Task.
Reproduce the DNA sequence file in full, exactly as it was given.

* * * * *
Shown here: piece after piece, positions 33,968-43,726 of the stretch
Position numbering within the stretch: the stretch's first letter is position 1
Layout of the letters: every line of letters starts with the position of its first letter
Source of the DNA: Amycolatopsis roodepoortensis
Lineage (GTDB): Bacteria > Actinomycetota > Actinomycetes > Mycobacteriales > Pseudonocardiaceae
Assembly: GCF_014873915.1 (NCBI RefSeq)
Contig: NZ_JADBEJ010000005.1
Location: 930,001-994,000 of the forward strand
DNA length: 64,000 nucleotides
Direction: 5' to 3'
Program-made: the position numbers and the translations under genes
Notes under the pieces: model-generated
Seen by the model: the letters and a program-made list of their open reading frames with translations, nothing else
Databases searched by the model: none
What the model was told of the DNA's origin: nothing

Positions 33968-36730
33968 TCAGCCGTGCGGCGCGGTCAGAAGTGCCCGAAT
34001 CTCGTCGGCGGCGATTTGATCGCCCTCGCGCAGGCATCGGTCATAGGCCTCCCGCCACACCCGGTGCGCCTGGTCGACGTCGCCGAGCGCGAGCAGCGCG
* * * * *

Shown here: piece after piece, positions 33,968-43,726 of the stretch
Position numbering within the stretch: the stretch's first letter is position 1
Layout of the letters: every line of letters starts with the position of its first letter
Source of the DNA: Amycolatopsis roodepoortensis
Lineage (GTDB): Bacteria > Actinomycetota > Actinomycetes > Mycobacteriales > Pseudonocardiaceae
Assembly: GCF_014873915.1 (NCBI RefSeq)
Contig: NZ_JADBEJ010000005.1
Location: 930,001-994,000 of the forward strand
DNA length: 64,000 nucleotides
Direction: 5' to 3'
Program-made: the position numbers and the translations under genes
Notes under the pieces: model-generated
Seen by the model: the letters and a program-made list of their open reading frames with translations, nothing else
Databases searched by the model: none
What the model was told of the DNA's origin: nothing

Positions 33968-36730
33968 TCAGCCGTGCGGCGCGGTCAGAAGTGCCCGAAT
34001 CTCGTCGGCGGCGATTTGATCGCCCTCGCGCAGGCATCGGTCATAGGCCTCCCGCCACACCCGGTGCGCCTGGTCGACGTCGCCGAGCGCGAGCAGCGCG